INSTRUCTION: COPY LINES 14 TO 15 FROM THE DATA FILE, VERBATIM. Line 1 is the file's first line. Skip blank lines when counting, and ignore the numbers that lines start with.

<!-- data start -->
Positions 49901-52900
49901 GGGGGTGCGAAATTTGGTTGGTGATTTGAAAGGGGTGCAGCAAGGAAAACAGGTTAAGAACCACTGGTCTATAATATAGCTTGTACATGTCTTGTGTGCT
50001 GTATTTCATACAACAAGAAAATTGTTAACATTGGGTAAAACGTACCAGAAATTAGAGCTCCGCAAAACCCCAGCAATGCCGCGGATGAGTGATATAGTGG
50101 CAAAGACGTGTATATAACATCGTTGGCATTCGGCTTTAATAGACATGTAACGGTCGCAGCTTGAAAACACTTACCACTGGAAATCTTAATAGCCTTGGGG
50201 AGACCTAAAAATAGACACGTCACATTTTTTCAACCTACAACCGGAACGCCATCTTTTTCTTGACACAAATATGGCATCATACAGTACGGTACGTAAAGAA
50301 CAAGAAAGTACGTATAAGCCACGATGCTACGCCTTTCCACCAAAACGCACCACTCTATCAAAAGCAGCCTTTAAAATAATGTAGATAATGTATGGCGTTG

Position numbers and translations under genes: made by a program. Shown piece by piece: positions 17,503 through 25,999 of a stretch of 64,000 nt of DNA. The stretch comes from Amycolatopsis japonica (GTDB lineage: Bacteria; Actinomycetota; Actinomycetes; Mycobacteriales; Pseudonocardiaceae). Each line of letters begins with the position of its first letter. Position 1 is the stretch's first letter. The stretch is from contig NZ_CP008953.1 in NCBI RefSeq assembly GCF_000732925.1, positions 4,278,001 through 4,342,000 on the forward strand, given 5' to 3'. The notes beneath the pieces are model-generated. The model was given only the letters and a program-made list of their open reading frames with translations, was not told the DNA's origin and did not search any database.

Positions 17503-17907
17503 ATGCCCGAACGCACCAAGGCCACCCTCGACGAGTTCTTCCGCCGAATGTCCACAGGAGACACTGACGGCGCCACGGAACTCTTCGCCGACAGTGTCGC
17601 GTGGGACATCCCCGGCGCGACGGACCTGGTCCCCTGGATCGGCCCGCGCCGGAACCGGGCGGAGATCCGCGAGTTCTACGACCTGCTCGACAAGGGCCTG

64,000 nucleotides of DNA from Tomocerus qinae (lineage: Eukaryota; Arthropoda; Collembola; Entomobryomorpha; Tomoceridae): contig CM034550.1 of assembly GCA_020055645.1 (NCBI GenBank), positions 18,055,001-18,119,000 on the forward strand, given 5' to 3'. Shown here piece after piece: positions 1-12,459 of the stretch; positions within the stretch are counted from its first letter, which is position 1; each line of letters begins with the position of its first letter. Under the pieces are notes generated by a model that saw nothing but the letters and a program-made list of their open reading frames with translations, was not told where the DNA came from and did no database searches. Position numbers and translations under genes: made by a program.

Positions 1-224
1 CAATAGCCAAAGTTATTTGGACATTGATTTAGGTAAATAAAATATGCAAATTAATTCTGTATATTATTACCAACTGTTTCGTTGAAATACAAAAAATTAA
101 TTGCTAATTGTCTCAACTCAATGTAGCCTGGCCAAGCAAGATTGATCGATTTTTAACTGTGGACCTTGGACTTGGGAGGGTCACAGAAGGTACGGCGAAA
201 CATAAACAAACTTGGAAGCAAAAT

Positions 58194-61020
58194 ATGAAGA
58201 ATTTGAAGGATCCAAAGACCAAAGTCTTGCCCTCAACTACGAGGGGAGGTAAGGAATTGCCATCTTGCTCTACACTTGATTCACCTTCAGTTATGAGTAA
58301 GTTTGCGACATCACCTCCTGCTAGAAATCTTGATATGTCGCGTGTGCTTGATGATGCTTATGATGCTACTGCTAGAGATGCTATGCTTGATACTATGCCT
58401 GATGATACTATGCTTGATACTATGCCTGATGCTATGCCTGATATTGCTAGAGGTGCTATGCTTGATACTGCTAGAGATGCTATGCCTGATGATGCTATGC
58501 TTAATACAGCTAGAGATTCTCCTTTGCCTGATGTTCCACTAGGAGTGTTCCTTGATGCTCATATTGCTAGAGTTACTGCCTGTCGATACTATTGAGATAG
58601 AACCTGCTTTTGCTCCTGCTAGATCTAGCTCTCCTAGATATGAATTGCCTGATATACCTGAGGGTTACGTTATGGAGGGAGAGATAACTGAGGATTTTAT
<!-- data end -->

101 TTGCTAATTGTCTCAACTCAATGTAGCCTGGCCAAGCAAGATTGATCGATTTTTAACTGTGGACCTTGGACTTGGGAGGGTCACAGAAGGTACGGCGAAA
201 CATAAACAAACTTGGAAGCAAAAT